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Insulweb

Insulweb, manufactured by Hanes Industries and offered through a variety of distributors, is 100% polypropylene mesh used in the installation of blown cellulose insulation… Read more
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  • Before specifying efficient heating and cooling equipment, it’s important to do what we can to reduce heating and cooling loads. Insulation is one of the key products to consider here, but because there are so many insulation products on the market, we look for additional benefits. Examples include cellulose insulation with recycled content, mineral wool insulation with no flame retardants, and fiberglass insulation with no formaldehyde binders. Other products in this area are high-performance windows and glazings, products that contribute to building airtight envelopes, products that reduce thermal bridging, and window-retrofit products.

    With products in this area under constant development, we are always refining our approach. For example, as we have learned about insulation products with hazardous flame retardants and blowing agents that have high global warming potential, we have removed those products from GreenSpec, pending manufacturing changes. We encourage building professionals to pressure manufacturers for those changes through specification language and purchasing decisions.

Tristan Roberts
Editorial Director

Insulweb, manufactured by Hanes Industries and offered through a variety of distributors, is 100% polypropylene mesh used in the installation of blown cellulose insulation. It is stapled to wall studs and is transparent to allow for the inspection of the insulation as it is being installed. Hanes Industries processes sheets of Insulweb thousands of yards long and up to 120" wide and remills Insulweb into smaller rolls for distribution. Insulweb is available in many sizes.

Blown insulation can be any fiber insulation material that is blown into place, usually in a wall cavity or attic. The most common blown insulation materials are cellulose and fiberglass, but mineral wool, sheep’s wool, and other materials are also used.

Cellulose insulation has several environmental advantages. Most products contain 75%–85% recycled newspaper (usually post-consumer) and borate and/or ammonium sulfate flame retardants, which are benign in comparison with other common flame retardants.

Dry cellulose can be blown into a closed framing cavity in a “dense-pack” application, or blown or poured into the floor cavity of an attic or ceiling. “Stabilized” cellulose, used primarily in attic floor applications, contains a small amount of acrylic binder to prevent settling and shrinkage. For information on damp-spray cellulose, see 07 21 29 – Sprayed Insulation. Rental equipment is commonly available for applying loose-fill cellulose, while hiring a contractor is necessary for a dense-pack application.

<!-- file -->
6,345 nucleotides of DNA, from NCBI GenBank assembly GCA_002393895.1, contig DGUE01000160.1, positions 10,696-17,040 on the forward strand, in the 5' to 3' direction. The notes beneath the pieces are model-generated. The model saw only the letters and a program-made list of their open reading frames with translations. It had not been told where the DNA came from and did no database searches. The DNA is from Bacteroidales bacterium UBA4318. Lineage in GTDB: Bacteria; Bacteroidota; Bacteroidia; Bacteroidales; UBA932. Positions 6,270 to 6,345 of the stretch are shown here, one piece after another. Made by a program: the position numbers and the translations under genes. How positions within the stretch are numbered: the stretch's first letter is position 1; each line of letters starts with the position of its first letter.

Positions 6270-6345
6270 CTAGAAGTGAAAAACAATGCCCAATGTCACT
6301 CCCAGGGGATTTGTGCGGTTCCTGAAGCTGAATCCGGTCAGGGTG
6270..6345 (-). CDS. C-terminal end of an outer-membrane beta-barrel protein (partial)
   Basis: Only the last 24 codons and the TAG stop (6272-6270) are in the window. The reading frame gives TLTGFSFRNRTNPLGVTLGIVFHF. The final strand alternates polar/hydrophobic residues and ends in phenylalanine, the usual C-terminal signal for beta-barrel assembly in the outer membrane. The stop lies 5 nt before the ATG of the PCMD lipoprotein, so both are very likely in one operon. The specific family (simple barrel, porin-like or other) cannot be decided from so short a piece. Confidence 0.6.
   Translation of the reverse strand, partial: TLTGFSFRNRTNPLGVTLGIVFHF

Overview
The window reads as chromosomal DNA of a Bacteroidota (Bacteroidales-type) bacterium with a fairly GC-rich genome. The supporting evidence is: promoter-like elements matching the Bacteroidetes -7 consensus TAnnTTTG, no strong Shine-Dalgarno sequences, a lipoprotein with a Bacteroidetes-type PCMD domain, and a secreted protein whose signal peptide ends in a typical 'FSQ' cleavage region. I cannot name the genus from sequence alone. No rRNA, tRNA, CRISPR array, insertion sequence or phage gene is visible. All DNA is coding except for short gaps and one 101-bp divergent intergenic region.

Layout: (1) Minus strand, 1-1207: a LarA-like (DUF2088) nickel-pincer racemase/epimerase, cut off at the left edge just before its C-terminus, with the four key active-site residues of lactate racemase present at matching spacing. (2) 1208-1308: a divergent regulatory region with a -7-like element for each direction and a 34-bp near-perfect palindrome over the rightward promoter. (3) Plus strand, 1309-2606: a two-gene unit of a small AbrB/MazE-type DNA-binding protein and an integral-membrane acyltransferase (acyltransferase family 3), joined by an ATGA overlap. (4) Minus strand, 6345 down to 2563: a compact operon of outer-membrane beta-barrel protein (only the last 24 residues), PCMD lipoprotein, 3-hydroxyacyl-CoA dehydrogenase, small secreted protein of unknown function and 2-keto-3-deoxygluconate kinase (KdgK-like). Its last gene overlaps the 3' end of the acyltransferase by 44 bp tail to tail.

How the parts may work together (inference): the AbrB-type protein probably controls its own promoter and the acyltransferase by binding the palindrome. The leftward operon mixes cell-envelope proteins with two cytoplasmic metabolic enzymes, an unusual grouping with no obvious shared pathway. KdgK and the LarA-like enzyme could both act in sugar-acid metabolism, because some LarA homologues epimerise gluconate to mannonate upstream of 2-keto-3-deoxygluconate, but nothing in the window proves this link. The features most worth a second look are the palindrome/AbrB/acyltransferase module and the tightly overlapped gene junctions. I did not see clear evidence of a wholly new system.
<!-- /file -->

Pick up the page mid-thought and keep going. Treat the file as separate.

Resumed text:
The energy performance of dense-pack cellulose is comparable to that of high-density fiberglass batts at roughly R-3.7 per inch, but cellulose insulation generally fills cavities more completely—especially around wires or pipes, or in oddly sized framing cavities—and so is more effective at preventing convection heat losses.

Loose fiberglass is most commonly blown into closed cavities or applied through a specialized mesh that has been stretched across the inner face of framing members; a form including binder can also be sprayed into an open cavity (see also 07 21 29 – Sprayed Insulation). Fiberglass and mineral wool can release respirable fibers into the air. While these fibers are less likely to be carcinogenic than they were in older formulations, they are respiratory irritants. Blown fiberglass and mineral wool should only be installed if the fibers can be prevented from getting into occupied space or air distribution systems.

Products listed here have recycled content, are derived from agricultural waste, offer superior moisture or air leakage performance, or impart lower indoor air quality concerns than other products.

LEED Credits

EAc1: Optimize Energy Performance

EAp2: Minimum Energy Performance

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